The Elements of Style is a classic in English writing, but is it worthy of today’s classroom?
William Strunk Jr.’s brief text on writing rules was originally a self-published primer back in 1918. Strunk used it as a supplementary text in his teaching at Cornell University. A few years after self-publishing, Strunk sold the rights to a major publisher, Harcourt, Brace, & Howe, which began printing his text in 1920. The seconnd edition of the book was not released until 1957. In 37 years, the first edition — little more than a booklet — had grown to become a popular fixture in writing classrooms across the English-speaking world. The Elements of Style is a classic in terms of age, usefulness, and reception, well-received among English teachers for its quality and among students for its brevity. The circulation and use of this slim, little style guide testify to its past standing in English education, even if that popularity tells us little about whether it suits modern students. Now in the public domain, free and legal first editions of Elements of Style can be found online, as well as through free ebook download. For home-educators and self-styled writers, the combination of its glowing reputation and ease of access makes Elements a viable no-cost textbook option, and an online treasure at that. Alongside McGuffey’s Readers or Webster’s Dictionary, Elements is one of the great books on English writing.
At the text’s core is the teaching personality of former Cornell professor William Strunk, reaching across time to counsel and tutor English writers everywhere. It is devoid of condescension and arrogance. Instead, Strunk speaks in a humble and approachable manner, using brief, crisp, and clear instructions. He does not mince words, nor does he waste them. Strunk also appreciates that linguistic rules and spelling are really just conventions, and conventions can change over time (p. 1, 2, 54). He further adds that “the best writers sometimes disregard the rules of rhetoric,” but “when they do so… the reader will usually find in the sentence some compensating merit.” (2) In other words, these rules are not set in stone. They can be broken, provided it is for a good cause. In this way, Strunk wisely recognizes that language may change like a flowing river, yet the river remains. In this way, Elements of Style is timeless.The book is dated only in the respect that English has evolved over the years, leaving some of Strunk’s counsel antiquated. For example, he says:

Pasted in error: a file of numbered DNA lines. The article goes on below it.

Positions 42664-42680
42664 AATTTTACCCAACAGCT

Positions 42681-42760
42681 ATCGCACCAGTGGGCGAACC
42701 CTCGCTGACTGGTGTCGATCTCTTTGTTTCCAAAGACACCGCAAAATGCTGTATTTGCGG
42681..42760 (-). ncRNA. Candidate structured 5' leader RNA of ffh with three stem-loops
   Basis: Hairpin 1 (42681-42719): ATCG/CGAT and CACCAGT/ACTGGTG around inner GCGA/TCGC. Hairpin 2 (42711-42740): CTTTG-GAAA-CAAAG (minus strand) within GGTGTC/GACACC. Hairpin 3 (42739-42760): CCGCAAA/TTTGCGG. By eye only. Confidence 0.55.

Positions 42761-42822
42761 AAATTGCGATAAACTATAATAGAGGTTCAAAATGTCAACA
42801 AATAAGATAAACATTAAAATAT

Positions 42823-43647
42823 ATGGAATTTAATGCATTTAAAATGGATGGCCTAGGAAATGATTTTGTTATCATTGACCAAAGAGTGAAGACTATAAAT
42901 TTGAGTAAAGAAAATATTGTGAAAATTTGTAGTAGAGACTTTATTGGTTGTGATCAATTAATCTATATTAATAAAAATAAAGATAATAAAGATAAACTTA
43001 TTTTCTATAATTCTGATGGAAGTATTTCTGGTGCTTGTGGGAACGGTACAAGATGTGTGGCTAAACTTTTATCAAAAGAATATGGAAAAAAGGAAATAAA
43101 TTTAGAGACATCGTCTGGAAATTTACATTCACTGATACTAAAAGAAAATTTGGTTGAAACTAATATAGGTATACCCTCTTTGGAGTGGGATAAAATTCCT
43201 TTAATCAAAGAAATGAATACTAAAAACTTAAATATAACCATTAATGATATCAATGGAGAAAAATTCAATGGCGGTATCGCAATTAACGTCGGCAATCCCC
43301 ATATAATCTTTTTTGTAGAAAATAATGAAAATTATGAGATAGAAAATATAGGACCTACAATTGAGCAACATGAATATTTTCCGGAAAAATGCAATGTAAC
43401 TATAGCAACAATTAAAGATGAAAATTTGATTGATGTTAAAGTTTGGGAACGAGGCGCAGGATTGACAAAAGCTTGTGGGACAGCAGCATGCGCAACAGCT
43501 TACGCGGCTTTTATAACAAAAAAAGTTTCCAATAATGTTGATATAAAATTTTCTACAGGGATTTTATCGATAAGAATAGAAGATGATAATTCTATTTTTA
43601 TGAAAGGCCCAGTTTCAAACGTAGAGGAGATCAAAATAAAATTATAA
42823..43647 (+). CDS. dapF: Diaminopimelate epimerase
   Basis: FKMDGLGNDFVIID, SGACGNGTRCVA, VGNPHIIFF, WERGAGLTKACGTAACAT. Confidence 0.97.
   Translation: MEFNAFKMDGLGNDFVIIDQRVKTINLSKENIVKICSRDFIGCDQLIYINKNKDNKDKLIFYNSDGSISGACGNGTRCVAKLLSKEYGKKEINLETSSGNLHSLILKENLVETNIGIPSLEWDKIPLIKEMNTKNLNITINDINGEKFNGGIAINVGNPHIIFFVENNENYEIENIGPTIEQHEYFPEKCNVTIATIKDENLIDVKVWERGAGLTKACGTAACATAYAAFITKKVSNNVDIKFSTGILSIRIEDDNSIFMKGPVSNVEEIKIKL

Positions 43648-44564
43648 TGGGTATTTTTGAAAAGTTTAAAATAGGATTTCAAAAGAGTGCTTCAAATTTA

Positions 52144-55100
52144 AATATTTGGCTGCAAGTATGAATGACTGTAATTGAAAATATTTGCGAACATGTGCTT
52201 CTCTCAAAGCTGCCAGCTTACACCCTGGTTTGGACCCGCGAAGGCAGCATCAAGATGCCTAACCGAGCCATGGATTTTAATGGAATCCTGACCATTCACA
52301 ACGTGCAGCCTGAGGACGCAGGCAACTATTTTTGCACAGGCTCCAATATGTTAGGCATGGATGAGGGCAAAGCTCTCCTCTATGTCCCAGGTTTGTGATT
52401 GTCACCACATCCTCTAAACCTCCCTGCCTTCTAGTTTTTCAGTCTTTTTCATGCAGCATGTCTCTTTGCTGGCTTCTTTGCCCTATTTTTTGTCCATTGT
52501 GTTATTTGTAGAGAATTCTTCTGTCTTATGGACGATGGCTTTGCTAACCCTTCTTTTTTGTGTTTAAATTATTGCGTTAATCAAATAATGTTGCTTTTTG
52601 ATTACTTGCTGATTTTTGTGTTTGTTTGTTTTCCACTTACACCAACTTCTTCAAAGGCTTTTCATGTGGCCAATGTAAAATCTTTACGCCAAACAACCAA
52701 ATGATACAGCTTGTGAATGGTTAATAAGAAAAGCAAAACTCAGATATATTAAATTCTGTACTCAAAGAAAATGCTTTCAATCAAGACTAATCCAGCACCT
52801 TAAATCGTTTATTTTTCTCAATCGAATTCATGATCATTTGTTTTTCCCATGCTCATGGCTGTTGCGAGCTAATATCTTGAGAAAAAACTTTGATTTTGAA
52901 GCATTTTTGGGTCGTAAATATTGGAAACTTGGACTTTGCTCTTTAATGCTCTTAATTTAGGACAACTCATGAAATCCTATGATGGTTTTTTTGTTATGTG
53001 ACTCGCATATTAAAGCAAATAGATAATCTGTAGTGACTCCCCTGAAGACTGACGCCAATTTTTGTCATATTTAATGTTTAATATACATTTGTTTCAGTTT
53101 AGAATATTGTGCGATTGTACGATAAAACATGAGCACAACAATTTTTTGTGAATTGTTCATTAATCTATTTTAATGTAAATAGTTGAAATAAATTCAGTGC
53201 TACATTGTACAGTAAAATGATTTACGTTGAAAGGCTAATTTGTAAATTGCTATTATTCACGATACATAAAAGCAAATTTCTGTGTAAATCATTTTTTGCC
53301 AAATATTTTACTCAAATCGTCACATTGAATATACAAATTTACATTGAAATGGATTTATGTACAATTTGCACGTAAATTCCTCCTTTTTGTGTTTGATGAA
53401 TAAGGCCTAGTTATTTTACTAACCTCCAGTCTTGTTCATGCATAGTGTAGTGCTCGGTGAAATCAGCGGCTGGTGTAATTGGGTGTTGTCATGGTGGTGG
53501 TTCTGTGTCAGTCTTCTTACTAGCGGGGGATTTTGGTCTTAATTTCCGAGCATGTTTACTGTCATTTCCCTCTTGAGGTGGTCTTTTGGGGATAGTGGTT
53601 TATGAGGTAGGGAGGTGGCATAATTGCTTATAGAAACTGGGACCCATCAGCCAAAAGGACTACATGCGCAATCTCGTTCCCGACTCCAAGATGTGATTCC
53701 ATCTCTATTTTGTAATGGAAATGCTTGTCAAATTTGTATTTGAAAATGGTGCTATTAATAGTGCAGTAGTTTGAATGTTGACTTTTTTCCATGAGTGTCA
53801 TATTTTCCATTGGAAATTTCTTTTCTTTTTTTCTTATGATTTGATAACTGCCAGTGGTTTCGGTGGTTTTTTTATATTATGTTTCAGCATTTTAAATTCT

- Hyphenate “to-day, to-night, and to-morrow” (57)
- Use “shall” for future tense first-person instead of “will” (49)
- Use “should” for the conditional form of “shall” as in “he predicted that before long we should have a great surprise” (53)
- Avoid the terms “near by” and “all right” (39)
- He refers to wave sports as “surf-riding” instead of “surfing” (21)
He also uses antiquated expressions such as, “[Y]ou should be able to stop and go on, and follow this way or that, as the freak takes you.” (15) In context, he seems to be using the word “freak” to suggest spontaneity. But to modern ears, it sounds like a guided tour from Hannibal Lecter.
To be sure, these antiquated elements are corrected in later editions from 1957, 1979, and 1999. Strunk died in 1946, so these later revisions merge Strunk’s voice with the editing updates of his former student, E.B. White. The book, today, is colloquially called Strunk & White. The text is now in its fourth edition. An alleged fifth edition, The Elements of Style 2017 (by Richard De A’Morelli) is actually a cleverly-titled independent project only “inspired by and loosely based” on Strunk & White. Beware of similarly titled but apocryphal books on the market, which aim to exploit the name recognition affiliated with the classic title. They may claim to be new, improved, or updated editions, but in reality, the most recent edition of Elements of Style is still the fourth edition dating back to 1999.
For students and teachers, this publication history presents a problem. In 1999, online schooling was a virtual nonentity. Style guides had not yet settled on practical rules or standards for online sources, blogs, online journal and news articles, online magazines, social media posts from experts, and pretty much anything online. The general consensus in 1999 was don’t trust anything you read on the internet, so don’t even bother including any of it in your research papers. I graduated high school around that time and remember teachers in college pointing me to citation methods for CD-ROMs, because there weren’t yet any citation rules for citing online journal articles.